The homelessness of repatriation

Lately I’ve noticed that there had been a lot of discussions in various expatriate forums (on LinkedIn, Twitter, and others) about  the difficulties of repatriation.   And, of course, I have also worked with clients who had repatriated or were facing repatriation. But not until my own recent return home have I felt the full “homelessness” of the experience.

For me there are two kinds of “homelessness”. One has to do with feelings of not belonging — the feelings that come to many of us when we return home after a long expatriation. We find that not only have we changed, but also that our home country has changed. If we fit together before like pieces of a puzzle do, we don’t seem to fit together now. And so we begin the quest of trying to fit in, to belong, to make a “home” — a quest that for many ends up in an overseas stunt again.

And then there is that second “homelessness”. This one is more logistical in nature although it’s no less frustrating. It presents a dilemma for those of us who don’t have a house to come back to and, upon repatriation, have to find a place to live. Having been used to the housing that often differs from what’s available at home — in both quality and character — we go through denial, disappointment, frustration, and finally feelings that “one has to compromise somewhere” all in a span of the first few weeks.

This second “homelessness” is the one that has been affecting me. I’ve been looking for a house for a few weeks now and with each new place that I see I get more and more disillusioned. I try to think where to put the various mementos I’ve accumulated from my expatriate travels, I try to see myself in the new place and imagine it being my “home” for the next few years, and I try to predict if I am ever going to “love” it.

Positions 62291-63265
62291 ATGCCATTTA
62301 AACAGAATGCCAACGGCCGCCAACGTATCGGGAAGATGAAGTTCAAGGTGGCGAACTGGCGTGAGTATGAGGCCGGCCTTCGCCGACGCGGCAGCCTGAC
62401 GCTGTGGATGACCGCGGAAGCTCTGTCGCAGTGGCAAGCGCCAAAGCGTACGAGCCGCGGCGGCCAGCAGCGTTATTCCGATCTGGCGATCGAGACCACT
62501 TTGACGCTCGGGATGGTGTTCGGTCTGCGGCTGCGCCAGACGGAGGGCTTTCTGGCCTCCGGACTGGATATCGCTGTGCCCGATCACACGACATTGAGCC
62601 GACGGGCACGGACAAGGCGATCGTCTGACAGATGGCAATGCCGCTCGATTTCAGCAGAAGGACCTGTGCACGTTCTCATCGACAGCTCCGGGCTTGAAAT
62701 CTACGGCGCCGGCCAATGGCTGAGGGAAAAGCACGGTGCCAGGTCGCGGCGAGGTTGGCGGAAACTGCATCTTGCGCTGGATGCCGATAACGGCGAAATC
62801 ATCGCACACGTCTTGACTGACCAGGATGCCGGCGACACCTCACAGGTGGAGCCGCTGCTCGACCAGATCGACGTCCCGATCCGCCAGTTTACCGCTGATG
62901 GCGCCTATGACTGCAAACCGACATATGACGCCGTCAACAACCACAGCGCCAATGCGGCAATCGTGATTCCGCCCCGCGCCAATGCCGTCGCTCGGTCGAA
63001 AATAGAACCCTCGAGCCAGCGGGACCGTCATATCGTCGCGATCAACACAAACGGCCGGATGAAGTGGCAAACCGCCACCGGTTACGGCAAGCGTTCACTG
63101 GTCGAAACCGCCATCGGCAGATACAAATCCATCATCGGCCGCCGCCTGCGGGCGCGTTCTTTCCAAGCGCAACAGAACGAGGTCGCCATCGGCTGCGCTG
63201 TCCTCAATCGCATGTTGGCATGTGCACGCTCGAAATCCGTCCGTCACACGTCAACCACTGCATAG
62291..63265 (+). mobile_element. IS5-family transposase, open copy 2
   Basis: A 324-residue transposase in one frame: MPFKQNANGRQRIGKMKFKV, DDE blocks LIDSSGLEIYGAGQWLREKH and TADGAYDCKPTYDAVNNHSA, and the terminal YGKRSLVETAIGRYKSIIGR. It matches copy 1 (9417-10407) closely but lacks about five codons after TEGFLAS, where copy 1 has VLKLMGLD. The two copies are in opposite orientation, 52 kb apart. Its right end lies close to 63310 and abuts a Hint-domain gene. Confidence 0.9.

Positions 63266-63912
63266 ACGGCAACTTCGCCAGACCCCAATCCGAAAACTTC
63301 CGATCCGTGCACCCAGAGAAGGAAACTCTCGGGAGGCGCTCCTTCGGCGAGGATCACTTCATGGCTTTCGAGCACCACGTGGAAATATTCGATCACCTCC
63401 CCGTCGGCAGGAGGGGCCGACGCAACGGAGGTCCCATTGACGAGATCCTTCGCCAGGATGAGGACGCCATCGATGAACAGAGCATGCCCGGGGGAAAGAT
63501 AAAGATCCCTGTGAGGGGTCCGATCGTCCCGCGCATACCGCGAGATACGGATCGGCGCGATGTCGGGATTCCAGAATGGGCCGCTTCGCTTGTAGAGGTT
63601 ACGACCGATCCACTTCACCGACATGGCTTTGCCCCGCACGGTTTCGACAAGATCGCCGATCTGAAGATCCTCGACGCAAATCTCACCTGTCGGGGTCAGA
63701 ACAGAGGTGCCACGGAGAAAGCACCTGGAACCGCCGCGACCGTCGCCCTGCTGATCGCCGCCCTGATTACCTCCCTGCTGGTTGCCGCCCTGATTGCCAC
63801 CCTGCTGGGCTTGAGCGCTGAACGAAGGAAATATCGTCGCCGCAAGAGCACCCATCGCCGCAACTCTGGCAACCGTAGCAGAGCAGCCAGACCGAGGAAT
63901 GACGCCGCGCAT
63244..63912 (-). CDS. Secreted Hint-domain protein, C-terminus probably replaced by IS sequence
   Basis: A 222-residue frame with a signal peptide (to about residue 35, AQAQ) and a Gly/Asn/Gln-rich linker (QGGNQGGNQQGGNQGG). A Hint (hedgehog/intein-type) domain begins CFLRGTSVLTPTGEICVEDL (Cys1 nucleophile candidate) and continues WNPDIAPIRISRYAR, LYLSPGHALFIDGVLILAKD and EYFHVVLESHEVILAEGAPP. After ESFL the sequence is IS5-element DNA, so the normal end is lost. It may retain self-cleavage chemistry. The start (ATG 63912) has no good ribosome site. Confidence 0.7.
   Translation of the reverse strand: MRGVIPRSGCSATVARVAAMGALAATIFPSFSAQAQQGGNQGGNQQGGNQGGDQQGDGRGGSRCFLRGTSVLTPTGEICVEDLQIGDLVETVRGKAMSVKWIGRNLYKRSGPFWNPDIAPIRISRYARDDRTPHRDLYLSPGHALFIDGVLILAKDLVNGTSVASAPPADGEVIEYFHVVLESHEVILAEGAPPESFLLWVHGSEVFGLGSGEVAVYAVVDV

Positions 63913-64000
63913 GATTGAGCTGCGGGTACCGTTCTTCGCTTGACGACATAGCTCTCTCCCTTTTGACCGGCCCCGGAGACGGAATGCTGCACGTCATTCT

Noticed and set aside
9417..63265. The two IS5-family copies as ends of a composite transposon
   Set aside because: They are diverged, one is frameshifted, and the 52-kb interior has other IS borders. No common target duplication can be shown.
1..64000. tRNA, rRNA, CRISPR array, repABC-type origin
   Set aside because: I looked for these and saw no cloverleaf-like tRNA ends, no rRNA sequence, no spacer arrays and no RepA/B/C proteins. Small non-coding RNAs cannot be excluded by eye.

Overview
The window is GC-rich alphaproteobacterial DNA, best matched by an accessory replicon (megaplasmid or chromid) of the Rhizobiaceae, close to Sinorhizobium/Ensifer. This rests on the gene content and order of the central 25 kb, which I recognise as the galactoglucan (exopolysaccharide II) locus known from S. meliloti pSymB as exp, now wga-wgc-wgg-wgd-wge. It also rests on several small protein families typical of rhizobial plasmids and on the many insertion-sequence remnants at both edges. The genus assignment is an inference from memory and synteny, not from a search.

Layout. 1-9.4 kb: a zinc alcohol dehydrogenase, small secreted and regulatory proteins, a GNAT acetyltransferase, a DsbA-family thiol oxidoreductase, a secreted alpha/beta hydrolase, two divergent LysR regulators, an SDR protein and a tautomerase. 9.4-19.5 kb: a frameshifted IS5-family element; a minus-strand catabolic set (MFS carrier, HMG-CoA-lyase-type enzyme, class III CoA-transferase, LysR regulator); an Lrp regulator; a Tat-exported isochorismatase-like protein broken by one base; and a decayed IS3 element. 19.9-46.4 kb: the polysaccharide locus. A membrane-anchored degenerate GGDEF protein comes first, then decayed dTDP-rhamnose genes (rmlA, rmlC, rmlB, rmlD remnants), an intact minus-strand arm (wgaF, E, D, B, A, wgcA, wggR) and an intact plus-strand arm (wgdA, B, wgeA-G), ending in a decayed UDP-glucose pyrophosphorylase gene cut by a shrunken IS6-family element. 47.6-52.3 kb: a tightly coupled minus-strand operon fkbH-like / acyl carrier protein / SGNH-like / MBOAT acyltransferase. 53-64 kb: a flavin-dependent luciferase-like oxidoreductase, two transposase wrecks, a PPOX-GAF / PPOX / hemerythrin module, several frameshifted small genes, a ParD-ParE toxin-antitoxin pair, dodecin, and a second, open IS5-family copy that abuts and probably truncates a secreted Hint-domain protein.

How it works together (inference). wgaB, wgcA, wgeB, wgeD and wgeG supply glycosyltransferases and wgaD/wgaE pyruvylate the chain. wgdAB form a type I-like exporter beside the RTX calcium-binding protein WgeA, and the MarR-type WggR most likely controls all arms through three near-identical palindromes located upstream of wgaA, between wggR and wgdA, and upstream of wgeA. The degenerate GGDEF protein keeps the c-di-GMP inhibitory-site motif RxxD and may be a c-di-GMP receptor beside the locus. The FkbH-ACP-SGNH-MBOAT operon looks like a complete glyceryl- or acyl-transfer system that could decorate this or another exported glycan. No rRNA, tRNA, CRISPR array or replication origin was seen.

The truth is that I really loved every one of my overseas houses. And I feel that loving the place were you live accounts for a good percentage of your happiness as an expatriate. For in every place you go you thrive to make a home for yourself and your family. A home that will be your sanctuary and support you when things get tough. The same remains true when you repatriate. “Loving” your new home in your old home, or your home country, is important.

And so I am continuing my search for that one place that will speak to me, that one place that I will know I will come to love. What about you? What was your experience like in finding your “new home” in your own country?

People who read this post also read:

What makes repatriation difficult

How to leave without regrets

Moving again?  Need packing “know-how”?

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14 responses to “The homelessness of repatriation